Athens Pays it Forward

Athens is full of surprises.  Especially when I have visitors.  It’s almost as if Athens knows that my peeps are coming and decides to act up.  My roomie from college, Ang and two of her friends came to visit me this past weekend.  However, when Ang and I went to get on the bus to pick up her other friend the buses weren’t running.  The main roads had been blocked off for the Athens Marathon-the original marathon that begins in Marathon, Greece and ends at the stadium by my apartment.  Ok so this wasn’t exactly a surprise-it was my forgetfulness.  Of course Ang and her friends thought that it was cool-I thought, great more tourists in my neighborhood (as if I’m not a part of that category too?).

 Later on that day I took Ang and her friends to the best gyro place in Athens-I get minimum 4 a week.  Only to discover that it was closed.  I was really beginning to loose my “I live here, I know where it’s at” façade.  But the truth is even the Greeks are not all-knowing here in Athens. 

 Just the other day my roommate Emma and I were waiting to catch a bus home from the city-center.  It was a normal workday so the buses run often.  Thirty minuets pass.  The other Greeks at the bus stop are up in arms.  I love it, seeing them get angry because they are soooo heated.  After sixty minuets I was beginning to feel some Greek heat too.  Personally, time is of no concern to me here, but I had a midterm in two hours, which I needed to study for.  Taxi? Forget it, everyone at my bus stop was going to the same neighborhood and taxi drivers were saying no, because they didn’t feel like it.  If an old Greek woman can’t get a taxi, I had no chance. 

 Soon the roads began closing.  No one around us seemed to know what was going on.  Turns out, Athens closed the main roads so that the president of the European Union (who was in town that week) could drive to his hotel.  As I watched his car pass, surrounded by numerous other vehicles, I thought the roads would then open back up.

 However, surprise surprise, they did not because there was a riot on the next street up in front of Parliament.  I’ve been told that November is a feisty month in Greece.  Lots of memorial-riot type events such as November 17th (I’m sure I’ll have material for a new blog after that day).  Novermber 17th recognizes the revolutionary group called 17N referring to the final day of the 1973 Athens Polytechnic Uprising, a protest against the Greek Military Junta.  But there is a lot more to it than that.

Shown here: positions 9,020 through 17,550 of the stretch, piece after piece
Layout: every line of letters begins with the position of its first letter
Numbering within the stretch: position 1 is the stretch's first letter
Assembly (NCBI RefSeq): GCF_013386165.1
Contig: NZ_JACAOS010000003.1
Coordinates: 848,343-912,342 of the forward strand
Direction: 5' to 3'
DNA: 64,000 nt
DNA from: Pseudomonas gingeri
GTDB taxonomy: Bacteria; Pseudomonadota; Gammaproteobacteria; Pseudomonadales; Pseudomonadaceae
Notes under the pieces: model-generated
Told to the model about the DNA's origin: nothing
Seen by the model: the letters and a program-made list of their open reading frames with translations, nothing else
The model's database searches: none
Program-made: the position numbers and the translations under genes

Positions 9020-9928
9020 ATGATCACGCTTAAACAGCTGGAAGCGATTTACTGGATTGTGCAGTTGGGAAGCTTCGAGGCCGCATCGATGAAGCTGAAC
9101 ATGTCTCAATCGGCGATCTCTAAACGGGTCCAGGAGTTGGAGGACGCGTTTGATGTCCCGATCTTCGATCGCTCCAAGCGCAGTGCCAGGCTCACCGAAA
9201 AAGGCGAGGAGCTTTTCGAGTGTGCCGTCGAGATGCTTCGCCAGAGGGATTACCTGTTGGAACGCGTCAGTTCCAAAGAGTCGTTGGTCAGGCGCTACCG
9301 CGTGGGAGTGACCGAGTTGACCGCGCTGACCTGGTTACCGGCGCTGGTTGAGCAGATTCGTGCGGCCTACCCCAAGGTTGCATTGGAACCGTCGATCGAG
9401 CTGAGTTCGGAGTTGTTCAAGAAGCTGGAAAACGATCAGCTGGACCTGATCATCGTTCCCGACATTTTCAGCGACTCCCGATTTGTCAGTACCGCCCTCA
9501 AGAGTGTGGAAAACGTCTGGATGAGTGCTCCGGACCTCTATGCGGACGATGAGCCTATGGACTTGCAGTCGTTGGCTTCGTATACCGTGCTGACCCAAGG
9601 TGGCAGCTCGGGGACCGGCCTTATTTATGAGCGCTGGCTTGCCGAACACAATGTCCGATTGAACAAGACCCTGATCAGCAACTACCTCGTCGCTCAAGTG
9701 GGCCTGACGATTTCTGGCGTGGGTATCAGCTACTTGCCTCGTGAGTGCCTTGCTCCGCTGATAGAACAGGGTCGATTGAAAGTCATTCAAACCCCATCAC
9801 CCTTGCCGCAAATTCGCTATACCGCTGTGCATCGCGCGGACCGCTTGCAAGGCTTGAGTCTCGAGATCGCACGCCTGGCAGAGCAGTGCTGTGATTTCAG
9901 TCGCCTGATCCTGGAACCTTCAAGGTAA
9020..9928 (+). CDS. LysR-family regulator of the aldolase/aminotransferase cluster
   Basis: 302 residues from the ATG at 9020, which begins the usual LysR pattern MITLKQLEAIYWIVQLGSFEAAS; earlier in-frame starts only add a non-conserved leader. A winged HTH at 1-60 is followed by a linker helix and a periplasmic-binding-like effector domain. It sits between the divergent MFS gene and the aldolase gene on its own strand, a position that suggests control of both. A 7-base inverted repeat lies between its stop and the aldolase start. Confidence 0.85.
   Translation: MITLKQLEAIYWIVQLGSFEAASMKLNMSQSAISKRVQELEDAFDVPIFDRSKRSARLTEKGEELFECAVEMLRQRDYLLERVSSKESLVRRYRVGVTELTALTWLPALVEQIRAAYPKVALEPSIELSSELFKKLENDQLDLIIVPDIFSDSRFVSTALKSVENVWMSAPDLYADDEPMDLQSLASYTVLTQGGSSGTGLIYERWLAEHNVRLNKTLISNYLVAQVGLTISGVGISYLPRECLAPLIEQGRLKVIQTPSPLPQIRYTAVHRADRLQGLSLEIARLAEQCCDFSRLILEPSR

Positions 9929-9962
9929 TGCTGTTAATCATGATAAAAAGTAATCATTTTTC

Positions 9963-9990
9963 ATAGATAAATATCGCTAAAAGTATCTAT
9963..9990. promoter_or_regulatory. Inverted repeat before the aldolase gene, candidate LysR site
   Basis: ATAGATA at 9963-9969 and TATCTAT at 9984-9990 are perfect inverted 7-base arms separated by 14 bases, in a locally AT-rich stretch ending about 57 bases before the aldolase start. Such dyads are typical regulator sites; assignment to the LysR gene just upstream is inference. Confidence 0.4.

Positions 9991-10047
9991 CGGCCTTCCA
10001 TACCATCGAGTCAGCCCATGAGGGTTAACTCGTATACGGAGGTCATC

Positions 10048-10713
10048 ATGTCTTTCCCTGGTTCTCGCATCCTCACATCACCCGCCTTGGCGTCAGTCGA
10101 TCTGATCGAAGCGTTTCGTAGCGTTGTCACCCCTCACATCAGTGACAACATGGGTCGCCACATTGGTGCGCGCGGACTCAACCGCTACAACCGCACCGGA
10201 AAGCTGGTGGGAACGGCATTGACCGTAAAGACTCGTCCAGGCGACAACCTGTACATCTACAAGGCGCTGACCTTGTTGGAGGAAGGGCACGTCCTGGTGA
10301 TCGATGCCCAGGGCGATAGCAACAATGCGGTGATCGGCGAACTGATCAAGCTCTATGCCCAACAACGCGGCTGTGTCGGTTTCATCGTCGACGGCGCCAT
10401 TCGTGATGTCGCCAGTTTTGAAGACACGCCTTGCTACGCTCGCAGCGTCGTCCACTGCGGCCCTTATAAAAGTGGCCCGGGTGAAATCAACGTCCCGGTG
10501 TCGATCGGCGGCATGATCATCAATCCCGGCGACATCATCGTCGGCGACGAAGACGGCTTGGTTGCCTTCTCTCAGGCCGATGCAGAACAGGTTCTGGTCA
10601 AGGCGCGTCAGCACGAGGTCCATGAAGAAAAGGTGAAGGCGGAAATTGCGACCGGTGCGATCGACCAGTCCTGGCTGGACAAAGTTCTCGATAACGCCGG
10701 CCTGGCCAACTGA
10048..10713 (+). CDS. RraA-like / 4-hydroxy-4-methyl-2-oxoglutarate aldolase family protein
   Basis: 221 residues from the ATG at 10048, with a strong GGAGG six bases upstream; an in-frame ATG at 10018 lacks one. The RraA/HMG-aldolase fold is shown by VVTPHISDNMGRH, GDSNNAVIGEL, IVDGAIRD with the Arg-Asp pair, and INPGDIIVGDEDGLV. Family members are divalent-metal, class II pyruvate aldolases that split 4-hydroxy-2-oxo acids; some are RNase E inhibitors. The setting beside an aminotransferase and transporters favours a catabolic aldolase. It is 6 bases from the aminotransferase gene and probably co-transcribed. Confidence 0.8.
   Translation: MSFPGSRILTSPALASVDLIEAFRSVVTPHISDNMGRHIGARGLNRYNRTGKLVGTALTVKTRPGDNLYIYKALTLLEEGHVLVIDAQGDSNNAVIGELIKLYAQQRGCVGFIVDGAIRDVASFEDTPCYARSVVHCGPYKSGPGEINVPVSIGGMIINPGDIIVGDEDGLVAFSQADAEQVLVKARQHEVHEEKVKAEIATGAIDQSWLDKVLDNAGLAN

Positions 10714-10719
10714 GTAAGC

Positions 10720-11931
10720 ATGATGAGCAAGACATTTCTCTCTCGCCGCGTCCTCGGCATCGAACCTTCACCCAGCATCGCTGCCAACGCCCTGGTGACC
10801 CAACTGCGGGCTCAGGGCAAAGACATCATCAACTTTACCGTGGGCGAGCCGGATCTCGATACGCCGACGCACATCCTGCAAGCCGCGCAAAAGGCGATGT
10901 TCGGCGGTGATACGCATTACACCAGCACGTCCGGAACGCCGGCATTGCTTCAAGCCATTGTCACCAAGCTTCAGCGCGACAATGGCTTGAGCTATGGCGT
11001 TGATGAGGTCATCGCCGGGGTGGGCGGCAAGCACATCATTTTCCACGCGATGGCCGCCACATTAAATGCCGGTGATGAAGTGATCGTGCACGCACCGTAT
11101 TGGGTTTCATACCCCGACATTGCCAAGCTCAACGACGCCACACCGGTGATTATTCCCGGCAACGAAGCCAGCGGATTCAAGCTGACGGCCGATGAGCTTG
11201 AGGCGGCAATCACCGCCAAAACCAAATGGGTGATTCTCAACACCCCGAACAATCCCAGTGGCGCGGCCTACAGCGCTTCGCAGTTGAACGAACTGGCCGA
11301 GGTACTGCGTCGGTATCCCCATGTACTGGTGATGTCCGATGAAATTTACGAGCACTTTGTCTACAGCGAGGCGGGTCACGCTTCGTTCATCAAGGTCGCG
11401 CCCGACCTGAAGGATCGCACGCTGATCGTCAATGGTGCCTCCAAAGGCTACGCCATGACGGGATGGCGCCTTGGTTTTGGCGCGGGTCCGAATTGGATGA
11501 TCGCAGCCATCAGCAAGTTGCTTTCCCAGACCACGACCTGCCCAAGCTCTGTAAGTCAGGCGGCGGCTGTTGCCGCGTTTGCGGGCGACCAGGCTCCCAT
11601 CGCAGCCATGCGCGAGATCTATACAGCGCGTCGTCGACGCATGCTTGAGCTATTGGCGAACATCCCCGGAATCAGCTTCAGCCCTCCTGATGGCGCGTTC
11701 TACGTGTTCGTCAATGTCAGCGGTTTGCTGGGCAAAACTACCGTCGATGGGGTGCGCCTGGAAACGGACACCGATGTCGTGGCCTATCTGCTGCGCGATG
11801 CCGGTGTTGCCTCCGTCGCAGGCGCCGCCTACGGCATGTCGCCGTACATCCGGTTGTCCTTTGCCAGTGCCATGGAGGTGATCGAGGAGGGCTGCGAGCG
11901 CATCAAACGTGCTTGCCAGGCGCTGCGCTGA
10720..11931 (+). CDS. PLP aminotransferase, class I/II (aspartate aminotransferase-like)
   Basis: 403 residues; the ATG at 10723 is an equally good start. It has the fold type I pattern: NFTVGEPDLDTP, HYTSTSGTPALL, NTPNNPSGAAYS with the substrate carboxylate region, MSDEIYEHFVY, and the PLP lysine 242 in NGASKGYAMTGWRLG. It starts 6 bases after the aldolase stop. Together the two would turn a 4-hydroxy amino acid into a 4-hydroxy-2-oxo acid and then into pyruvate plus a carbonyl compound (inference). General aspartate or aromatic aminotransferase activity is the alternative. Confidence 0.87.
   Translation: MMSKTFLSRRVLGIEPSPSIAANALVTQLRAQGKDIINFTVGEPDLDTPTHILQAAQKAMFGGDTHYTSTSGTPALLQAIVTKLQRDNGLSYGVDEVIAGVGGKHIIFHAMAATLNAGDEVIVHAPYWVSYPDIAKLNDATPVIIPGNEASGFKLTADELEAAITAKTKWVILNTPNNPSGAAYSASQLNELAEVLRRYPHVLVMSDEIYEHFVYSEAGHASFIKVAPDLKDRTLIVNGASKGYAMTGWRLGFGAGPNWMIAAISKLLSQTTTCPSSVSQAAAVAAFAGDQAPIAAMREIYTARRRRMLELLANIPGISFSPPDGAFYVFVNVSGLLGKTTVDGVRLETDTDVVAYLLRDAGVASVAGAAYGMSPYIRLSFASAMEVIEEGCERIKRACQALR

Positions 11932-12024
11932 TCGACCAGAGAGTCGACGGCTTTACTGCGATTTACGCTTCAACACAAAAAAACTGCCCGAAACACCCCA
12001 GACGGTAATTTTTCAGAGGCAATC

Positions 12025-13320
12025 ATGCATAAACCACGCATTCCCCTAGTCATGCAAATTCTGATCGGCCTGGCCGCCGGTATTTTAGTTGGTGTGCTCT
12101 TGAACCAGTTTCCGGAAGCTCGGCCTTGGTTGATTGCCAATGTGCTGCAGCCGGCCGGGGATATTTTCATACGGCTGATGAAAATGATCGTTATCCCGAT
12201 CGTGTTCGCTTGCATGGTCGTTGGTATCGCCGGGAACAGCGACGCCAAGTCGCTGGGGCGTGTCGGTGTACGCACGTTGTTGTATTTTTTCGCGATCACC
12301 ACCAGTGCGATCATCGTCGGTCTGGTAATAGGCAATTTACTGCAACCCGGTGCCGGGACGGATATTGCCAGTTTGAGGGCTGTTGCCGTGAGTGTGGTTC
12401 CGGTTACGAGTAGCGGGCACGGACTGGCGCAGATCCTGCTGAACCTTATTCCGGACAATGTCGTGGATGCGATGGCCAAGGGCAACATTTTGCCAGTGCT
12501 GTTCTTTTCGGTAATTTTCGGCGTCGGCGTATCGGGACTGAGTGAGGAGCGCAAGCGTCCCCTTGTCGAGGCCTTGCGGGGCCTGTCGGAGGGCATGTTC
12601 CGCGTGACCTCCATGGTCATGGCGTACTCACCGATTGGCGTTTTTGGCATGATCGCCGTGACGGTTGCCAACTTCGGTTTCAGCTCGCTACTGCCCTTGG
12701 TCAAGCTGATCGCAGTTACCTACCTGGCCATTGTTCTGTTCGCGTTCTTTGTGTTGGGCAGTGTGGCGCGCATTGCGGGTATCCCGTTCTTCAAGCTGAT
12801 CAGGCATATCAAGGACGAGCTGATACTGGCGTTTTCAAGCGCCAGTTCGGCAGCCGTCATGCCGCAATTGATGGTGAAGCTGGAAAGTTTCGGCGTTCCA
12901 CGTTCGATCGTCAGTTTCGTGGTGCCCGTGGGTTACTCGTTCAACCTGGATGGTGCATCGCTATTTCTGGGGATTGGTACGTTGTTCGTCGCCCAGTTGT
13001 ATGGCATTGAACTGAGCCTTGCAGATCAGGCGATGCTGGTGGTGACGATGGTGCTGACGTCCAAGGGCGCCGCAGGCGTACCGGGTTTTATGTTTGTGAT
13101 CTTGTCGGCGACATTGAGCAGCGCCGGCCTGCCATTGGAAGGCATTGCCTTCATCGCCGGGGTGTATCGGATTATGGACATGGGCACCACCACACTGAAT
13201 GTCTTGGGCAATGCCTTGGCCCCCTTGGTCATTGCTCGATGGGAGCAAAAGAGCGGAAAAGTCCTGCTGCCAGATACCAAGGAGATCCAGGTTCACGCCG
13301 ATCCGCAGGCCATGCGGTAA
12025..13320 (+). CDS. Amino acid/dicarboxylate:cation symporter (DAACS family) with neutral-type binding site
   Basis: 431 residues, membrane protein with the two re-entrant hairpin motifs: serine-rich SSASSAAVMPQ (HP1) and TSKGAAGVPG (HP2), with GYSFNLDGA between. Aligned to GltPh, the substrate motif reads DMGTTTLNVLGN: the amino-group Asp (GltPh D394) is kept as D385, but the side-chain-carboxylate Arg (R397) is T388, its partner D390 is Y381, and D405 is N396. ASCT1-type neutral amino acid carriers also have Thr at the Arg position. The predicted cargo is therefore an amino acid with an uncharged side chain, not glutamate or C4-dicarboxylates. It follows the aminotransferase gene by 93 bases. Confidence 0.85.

Eventually, Emma and I decided to can public transport and just walk home.  On our way we stopped by the riot-which was more like a demonstration.  One of the students informed us that they were protesting the current economic situation.  Greece is experiencing massive unemployment rates.

 Angie and her friends returned last night from Xios (pronounced “Hios”).  They were with me for one more night and that’s when I realized; Athens wasn’t acting up at all when they were here last weekend.  It was just being itself-unpredictable, passionate, and full of surprises.  Last weekend Athens was a little feisty and unreliable.  But that’s ok because the pendulum swung the other way this weekend.  I took the girls to one of my favorite restaurants using public transport successfully I might add.  We had a great time and the waiter kept giving us after dinner shots of “Greek Water” because he liked Obama.  He was the first Greek that I have encountered who actually liked Obama.  Last week politics inspired riots, this week politics inspired “yamas” (Cheers).  The girls were very impressed with the food and even more with the bill- “I live here, I know where it’s at” façade is back.

 The good karma continued when I found 15 euro on the street today! I used it to take my roommates out to coffee.  And you know what? It tasted a little bit better because it was free.  Maybe Athens was a little difficult last weekend at an inconvenient time when I had guests.  But it fell back into my good graces by treating my friends and I to coffee.  And honestly, Athens will always be in my good graces.  Because even when Athens is at it’s worst, I will always love it unconditionally and irrevocably.  I think that we will be very happy together…




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